Cathedral, Coffin (medieval), Round Tower
- Council Angus
- Parish Brechin
- Former Region Tayside
- Former District Angus
- Former County Angus
From at least the 10th century the site of Brechin Cathedral and round tower has been associated with the Christian church. Although many comparable towers are known in Ireland, the free-standing round tower is one of only two surviving examples from medieval Scotland
The 26m high tower is built of massive blocks of irregular sandstone and probably contained seven storeys with wooden floors. The original doorway to the tower stands over 2m above ground level and would have been accessed via a portable ladder. The round-headed entrance doorway is flanked by two projecting panels. The head of the arch is carved with a crucifixion and the main faces of each jamb bear an ecclesiastical figure or saint. To either side of the sill the panels are carved with crouching beasts. These carvings, together with the ornamented border around the door, may indicate a 10th-11th century date for the tower. Additional early medieval carved stones are located in the cathedral.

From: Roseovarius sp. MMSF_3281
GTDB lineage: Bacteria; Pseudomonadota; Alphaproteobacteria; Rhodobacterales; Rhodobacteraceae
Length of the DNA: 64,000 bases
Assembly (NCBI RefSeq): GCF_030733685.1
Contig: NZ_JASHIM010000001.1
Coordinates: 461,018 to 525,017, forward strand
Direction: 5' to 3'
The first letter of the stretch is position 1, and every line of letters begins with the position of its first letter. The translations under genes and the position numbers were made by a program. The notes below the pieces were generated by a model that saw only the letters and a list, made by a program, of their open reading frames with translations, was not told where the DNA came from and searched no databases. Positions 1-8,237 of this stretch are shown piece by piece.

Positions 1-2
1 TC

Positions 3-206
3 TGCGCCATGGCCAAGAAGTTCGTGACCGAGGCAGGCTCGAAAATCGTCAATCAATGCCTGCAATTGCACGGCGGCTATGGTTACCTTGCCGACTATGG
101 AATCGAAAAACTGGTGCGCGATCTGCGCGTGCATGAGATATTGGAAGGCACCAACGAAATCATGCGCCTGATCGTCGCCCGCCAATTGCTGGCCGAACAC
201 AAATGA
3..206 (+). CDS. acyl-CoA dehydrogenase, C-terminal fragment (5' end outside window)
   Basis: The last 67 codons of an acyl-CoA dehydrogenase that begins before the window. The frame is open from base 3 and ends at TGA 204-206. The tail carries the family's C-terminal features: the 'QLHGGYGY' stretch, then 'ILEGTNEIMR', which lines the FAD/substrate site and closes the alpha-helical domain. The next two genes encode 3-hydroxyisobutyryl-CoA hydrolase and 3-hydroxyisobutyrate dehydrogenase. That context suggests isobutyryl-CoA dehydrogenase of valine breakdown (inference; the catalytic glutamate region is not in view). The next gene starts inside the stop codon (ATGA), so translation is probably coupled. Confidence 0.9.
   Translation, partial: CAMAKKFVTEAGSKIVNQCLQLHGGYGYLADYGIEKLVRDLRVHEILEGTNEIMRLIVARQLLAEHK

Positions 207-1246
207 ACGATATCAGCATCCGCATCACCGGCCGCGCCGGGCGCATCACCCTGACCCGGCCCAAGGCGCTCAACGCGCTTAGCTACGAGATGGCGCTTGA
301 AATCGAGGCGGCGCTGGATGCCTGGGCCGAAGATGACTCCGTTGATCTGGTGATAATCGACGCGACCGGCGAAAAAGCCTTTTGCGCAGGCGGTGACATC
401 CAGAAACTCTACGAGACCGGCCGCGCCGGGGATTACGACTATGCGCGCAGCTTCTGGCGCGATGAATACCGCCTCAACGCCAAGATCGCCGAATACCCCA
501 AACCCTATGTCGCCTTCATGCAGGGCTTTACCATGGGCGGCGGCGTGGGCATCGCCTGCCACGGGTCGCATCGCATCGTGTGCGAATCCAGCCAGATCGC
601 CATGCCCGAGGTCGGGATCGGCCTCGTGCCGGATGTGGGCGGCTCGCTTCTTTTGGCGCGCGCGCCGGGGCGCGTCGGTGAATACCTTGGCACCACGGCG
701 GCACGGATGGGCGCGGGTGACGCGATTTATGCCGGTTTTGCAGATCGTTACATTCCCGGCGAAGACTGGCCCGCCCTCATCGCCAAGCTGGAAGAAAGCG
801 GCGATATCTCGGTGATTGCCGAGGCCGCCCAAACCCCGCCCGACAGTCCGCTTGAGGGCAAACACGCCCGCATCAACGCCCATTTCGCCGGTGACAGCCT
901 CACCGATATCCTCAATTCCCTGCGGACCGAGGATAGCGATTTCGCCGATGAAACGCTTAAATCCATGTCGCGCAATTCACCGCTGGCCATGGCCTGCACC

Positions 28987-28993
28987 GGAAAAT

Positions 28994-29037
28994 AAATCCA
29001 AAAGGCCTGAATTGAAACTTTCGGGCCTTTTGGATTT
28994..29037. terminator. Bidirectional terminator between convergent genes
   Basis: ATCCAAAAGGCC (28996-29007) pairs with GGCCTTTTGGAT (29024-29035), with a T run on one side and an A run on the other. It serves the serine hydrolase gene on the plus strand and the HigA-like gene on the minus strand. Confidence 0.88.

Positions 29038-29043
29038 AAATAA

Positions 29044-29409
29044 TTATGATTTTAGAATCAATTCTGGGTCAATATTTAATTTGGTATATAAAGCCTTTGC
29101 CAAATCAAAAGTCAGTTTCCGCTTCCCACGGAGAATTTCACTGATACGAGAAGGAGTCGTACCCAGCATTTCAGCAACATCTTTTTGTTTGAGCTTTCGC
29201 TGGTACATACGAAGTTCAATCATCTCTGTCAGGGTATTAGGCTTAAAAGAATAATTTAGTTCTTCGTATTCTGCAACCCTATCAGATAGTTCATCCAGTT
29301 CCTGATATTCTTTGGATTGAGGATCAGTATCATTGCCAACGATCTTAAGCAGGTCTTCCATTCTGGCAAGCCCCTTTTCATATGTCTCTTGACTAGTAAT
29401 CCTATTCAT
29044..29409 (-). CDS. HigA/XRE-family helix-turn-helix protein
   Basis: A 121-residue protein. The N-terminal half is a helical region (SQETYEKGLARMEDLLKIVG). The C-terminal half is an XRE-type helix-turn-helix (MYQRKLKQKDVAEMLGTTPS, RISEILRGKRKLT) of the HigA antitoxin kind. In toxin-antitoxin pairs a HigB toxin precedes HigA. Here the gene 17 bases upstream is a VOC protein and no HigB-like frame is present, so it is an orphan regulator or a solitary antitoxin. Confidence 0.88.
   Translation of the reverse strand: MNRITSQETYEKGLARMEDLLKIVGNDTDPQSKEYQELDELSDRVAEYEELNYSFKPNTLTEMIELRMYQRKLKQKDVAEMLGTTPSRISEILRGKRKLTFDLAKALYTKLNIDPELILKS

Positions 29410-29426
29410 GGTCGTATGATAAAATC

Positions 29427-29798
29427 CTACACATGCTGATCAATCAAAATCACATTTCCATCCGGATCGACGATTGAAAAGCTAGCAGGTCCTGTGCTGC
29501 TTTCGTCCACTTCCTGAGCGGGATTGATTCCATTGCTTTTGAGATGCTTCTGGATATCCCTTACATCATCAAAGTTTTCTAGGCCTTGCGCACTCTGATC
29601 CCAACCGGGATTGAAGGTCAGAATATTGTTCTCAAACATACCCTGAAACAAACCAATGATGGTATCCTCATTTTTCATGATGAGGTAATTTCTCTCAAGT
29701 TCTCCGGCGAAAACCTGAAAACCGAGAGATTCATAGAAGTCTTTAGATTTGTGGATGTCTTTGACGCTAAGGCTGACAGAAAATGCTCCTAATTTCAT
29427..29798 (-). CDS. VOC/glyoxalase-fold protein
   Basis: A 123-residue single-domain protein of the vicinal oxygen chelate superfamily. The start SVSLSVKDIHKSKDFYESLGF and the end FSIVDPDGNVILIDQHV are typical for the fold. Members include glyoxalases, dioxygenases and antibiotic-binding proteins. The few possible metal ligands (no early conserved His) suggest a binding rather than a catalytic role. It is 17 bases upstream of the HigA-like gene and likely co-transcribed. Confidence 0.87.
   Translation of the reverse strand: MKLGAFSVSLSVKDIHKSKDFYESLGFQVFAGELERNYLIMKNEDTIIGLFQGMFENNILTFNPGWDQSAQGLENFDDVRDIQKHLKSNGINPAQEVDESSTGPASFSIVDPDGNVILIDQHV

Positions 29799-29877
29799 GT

Information from RCAHMS (SC) June 2007
Cameron, N M (1994, 2007)
An image of this site has been nominated as one of Scotland's favourite archive images. For more information about the project visit http://www.treasuredplaces.org.uk
This A-listed structure, which is also Scheduled and in Guardianship, was recorded as part of the Listed Buildings Recording Programme for 1999-2000. The survey was proposed because of the visible deterioration in the carvings around the doorway and the primary emphasis of the survey was to provide detailed records of these. Accordingly, detailed photographs of the carvings were taken in varied lighting conditions and a measured survey was also undertaken.
For information on current thinking on the date and artistic context of the Round Tower, see N M Cameron, 'St Rule's Tower and early church architecture in Scotland', PSAS, 1994 (124), 367-378.
Ardovie tomb which was Category B Listed was demolished in September/October 1969 at the request of the Kirk Session.
Information from Demolitions catalogue held in RCAHMS library.
ARCHITECT: John Honeyman 1900 - restoration.
PLANS: Ian G. Lindsay Collection, W/60.
National Library of Scotland
General Hutton uncatalogued manuscripts vol. 2 no 12 - drawing and engraving
(Undated) information in NMRS.